2009 CME Guidance HE section

Elective Home Education

86. Parents of children who are of compulsory school age have a duty to ensure that they receive an efficient, full time education, suitable to their ages, abilities, aptitudes and any special educational needs they may have, either by regular attendance at school or otherwise (section 7 of the Education Act 1996). Some parents decide to provide suitable education for their children by educating them at home.

87. Section 436A of the Education Act 1996 requires local authorities to make arrangements to establish (so far as it is possible to do so) the identities of children who are not pupils at schools and who are not otherwise receiving suitable education. In order to comply with this duty local authorities need to make arrangements which will as far as possible enable them to determine whether any children who are not pupils at schools, such as those being educated at home, are receiving suitable education. In order to do this local authorities should make inquiries with parents educating children at home about the educational provision being made for them. The procedures to be followed with respect to such investigations are set out in the EHE Guidelines, 2.7-2.11 and 3.4-3.6.

88. Where parents decide to withdraw their child from school and notify the proprietor [“proprietor”, in relation to a school, means the person or body of persons responsible for the management of the school so that, in relation to a community, foundation or voluntary or community or foundation special school, it means the governing body (s579, Education Act 1996)] in writing that the child is receiving education at home, the proprietor must delete the child from the admissions register unless the child is the subject of a current School Attendance Order (see regulation 8(1)(a) and (d) of the Education (Pupil Registration) (England) Regulations 2006) (‘the Pupil Registration Regulations’) at www.statutelaw.gov.uk). If a parent on whom a School Attendance Order has been served fails to comply with the requirements of the Order they are guilty of an offence under section 443 of the Education Act 1996, unless they prove that the child is receiving a suitable education otherwise than at school.

89. It is the duty of the proprietor of the school to inform the local authority of the deletion and the reason for it, no later than when the pupil’s name is deleted from the register (regulation 12(3) of the Pupil Registration Regulations 2006). The Pupil Registration Regulations apply to all schools: maintained; independent; Pupil Referral Units; special schools; City Technology Colleges; and Academies.

90. Children with statements of SEN can be educated at home. The duty of the parent remains to provide a suitable education for the child. Where the local authority maintains a statement for the child, the authority is responsible for arranging that the special educational provision specified in the statement is made for the child, unless the child’s parent has made suitable arrangements (section 324(5)(a) of the Education Act 1996). If the parent’s arrangements are suitable, the local authority is relieved of their duty to arrange the provision directly, but it still remains the local authority’s duty to ensure the child’s special educational needs are met.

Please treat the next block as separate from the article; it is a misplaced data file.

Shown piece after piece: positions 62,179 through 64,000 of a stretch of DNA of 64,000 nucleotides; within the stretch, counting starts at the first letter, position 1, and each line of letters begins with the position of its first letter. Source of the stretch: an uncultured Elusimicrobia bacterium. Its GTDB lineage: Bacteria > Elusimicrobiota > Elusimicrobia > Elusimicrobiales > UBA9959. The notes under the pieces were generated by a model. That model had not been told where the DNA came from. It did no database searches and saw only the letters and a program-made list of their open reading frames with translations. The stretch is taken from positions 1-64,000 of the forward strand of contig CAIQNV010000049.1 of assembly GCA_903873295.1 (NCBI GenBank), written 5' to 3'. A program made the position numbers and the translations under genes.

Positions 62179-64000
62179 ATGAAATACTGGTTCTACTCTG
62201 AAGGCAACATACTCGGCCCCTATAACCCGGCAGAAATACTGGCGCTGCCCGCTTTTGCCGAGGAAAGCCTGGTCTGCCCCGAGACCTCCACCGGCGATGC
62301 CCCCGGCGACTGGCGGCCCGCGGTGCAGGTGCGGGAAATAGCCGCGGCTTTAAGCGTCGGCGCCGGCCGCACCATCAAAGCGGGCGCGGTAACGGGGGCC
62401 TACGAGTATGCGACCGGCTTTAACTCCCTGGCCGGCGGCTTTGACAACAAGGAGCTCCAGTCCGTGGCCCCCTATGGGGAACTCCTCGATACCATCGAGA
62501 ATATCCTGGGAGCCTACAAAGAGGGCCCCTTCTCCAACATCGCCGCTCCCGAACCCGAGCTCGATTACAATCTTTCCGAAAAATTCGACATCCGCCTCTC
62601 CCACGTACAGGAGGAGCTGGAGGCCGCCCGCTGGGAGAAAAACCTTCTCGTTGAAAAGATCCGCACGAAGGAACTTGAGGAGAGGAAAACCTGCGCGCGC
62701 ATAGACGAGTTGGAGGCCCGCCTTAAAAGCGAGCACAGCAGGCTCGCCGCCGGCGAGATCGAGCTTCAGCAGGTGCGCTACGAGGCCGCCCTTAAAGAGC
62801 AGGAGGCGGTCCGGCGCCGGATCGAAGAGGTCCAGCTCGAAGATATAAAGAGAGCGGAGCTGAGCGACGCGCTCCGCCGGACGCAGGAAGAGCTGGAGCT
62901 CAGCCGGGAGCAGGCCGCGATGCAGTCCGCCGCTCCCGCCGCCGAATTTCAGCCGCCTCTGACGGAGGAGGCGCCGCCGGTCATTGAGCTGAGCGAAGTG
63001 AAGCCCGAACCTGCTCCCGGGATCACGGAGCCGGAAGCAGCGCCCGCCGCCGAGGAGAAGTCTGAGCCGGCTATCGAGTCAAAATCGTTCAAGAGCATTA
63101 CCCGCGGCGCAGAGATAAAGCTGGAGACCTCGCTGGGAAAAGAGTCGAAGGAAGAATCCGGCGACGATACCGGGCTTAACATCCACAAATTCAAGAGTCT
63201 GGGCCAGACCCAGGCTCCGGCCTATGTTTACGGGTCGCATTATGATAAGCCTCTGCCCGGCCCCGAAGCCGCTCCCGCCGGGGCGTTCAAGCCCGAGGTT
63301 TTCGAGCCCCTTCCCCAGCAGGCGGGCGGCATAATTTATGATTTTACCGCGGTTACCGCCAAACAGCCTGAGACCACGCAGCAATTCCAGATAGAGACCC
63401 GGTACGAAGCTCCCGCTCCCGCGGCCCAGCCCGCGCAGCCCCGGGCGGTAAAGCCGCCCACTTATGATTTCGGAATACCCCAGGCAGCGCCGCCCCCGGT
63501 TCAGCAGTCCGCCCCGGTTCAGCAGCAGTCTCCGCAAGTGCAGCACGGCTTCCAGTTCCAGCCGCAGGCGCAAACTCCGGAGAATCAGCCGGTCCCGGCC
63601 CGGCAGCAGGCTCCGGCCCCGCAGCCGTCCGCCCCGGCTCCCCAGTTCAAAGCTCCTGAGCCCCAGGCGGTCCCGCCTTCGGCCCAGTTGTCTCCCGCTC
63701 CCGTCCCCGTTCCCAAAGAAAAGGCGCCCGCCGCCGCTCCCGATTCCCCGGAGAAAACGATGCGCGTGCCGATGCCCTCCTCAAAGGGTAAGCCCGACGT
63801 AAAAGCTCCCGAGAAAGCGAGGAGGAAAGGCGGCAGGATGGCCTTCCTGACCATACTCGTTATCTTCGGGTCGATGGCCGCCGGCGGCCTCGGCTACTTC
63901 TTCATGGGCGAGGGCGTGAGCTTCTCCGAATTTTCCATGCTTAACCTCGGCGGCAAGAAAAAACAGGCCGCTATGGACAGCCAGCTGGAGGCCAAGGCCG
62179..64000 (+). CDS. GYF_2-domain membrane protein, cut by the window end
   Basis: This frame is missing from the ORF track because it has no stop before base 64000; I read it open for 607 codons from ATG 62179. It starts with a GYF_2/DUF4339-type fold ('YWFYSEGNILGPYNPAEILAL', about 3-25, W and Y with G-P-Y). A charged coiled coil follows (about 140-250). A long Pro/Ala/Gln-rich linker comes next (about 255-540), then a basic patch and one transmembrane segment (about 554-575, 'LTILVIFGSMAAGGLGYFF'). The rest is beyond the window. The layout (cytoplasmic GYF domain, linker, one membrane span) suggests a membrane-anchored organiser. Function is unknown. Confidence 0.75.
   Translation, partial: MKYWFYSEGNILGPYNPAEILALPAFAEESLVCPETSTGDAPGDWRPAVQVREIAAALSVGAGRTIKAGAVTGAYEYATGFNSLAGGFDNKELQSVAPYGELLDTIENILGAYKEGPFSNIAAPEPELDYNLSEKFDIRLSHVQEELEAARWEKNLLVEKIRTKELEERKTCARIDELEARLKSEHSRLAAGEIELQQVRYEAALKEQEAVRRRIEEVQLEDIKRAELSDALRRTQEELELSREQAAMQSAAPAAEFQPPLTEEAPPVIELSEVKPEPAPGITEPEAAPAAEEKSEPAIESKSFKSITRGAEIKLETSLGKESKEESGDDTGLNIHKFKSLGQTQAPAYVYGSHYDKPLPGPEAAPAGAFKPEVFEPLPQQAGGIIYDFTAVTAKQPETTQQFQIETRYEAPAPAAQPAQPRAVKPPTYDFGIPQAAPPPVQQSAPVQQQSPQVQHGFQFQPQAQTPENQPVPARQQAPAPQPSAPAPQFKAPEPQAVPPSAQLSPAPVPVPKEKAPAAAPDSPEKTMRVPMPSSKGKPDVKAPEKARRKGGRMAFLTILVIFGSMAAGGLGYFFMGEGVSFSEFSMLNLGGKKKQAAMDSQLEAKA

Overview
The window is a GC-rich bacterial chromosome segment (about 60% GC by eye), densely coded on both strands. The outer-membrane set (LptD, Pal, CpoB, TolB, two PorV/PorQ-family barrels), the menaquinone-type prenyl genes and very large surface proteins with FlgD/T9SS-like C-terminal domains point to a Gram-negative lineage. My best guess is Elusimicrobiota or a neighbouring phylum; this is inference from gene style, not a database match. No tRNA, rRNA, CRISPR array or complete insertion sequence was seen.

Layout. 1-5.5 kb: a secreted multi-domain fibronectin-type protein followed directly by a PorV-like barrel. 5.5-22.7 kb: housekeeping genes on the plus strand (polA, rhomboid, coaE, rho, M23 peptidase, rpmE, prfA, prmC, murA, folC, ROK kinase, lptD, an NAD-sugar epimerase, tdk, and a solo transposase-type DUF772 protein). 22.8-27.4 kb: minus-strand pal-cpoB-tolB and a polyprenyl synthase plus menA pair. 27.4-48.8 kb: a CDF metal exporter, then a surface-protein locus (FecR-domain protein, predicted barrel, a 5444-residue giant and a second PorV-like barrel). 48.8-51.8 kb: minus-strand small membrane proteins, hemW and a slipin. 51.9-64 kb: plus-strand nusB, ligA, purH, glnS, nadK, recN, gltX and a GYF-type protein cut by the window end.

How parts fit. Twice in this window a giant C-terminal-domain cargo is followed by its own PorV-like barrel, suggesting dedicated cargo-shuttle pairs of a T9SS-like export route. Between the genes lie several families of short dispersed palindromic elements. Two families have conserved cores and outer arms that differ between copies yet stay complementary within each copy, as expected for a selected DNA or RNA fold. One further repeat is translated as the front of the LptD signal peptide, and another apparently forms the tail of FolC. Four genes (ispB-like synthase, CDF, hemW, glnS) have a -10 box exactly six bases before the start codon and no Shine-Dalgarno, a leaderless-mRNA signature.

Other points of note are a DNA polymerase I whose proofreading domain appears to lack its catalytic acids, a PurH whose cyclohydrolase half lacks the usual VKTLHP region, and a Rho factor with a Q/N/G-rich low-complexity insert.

91. Local authorities should keep a record of children who are known to be educated at home by parents. Parents are not, however, required to inform the local authority if they decide to home educate a child who has not previously attended school.

92. In order to discharge their duties in relation to children not receiving an education, local authorities should make inquiries with parents about whether their home educated children are receiving a suitable education. The Elective Home Education Guidelines for Local Authorities make clear that parents who home educate may take a number of equally valid approaches to educational provision for their children.

93. Though it is not the subject of this guidance, local authorities have a duty under section 437 of the Education Act 1996 (School Attendance Orders) to act if it appears to them that a child of compulsory school age in their area is not receiving suitable education, either by regular attendance at school or otherwise. Further information is available in “Ensuring Children’s Right to Education” at: www.dcsf.gov.uk/behaviourandattendance/

94. Local authorities can insist on seeing a home educated child if there is cause for concern about the child’s safety and welfare (section 47 of the Children Act 1989). Where there are concerns about the child’s safety and welfare, Local Safeguarding Children Board procedures must be followed.